That said I was not able to make it go to 6 volts and about the best I could get was 7.7 volts. When I was doing the initial transmitter testing the CW note sounded awful --it was like a chorus of birds chirping all at once. In looking at the voltage on the VFO during the keying sequence THERE WAS NO VOLTAGE REGULATION. Two minutes with a soldering iron and I installed a 78L06 TO-92 style regulator and the problem was solved. The install invoved nothing more than connecting the input pin to the 12 volt pad on the mainboard regulator. The center terminal was soldered to ground at a convenient location and the three wires that were formerly connected to the mainboard regulator were unsoldered from the pad and soldered to the output pin of the 78L06. It was done manhattan style and is a solid install. Just think, if Yaesu had three terminal regulators back in 1967? I think the regulator cost all of about 50 cents and has dramatically improved the frequency stability.
That said when testing the power output from the transmitter was all but a few watts --so more effort is required for the transmitter. Most likely the final amplifier tubes were "flat" which proved to be the case. But I am getting ahead of myself and the only reason for digressing is that I would heartily recommend making the + 6 VDC regulator change before powering up the radio as then you will be starting with a known quantity.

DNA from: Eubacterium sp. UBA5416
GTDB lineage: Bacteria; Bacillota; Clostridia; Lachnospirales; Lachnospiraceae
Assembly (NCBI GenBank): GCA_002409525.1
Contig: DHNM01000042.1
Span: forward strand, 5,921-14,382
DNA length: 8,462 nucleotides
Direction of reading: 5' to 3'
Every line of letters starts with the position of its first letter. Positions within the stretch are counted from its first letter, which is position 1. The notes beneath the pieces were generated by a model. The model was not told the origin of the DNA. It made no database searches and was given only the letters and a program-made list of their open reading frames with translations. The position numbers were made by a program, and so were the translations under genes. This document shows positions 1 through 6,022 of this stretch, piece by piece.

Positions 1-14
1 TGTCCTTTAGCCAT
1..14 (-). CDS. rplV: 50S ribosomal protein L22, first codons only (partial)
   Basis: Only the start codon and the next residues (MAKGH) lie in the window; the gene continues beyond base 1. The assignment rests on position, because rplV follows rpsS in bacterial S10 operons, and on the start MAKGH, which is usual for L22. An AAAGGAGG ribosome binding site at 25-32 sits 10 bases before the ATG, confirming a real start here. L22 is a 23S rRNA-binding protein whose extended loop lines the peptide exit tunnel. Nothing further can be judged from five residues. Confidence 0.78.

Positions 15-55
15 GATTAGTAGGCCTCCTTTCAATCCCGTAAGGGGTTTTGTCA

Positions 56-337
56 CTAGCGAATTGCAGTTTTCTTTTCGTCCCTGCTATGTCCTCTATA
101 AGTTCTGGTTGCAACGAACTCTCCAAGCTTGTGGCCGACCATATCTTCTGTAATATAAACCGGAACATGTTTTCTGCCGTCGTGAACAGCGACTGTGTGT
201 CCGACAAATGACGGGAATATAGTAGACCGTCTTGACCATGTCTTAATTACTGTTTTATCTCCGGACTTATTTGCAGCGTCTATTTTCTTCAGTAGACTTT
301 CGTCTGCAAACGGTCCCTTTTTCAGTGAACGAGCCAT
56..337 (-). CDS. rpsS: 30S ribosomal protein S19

Step 8. Repair any obvious broken wires, etc. In my radio some person had removed the dual pot that controlled the RF Gain and the AF Gain. The pots and the knob were included with the radio but all I had was a bunch of loose wires sitting behind the panel. See the sketch below, of how this should be reconnected in the event that you experience this same joy. The loose wires included two shielded cables which I suspicioned where the audio controls, which they were. But there were four wires left. This was an Easter Egg hunt. I was absolutely sure about three of the wires but still have some questions about the 4th. I did make an educated guess about this wire and the RF Gain control seems to work fine --but there is that lingering question.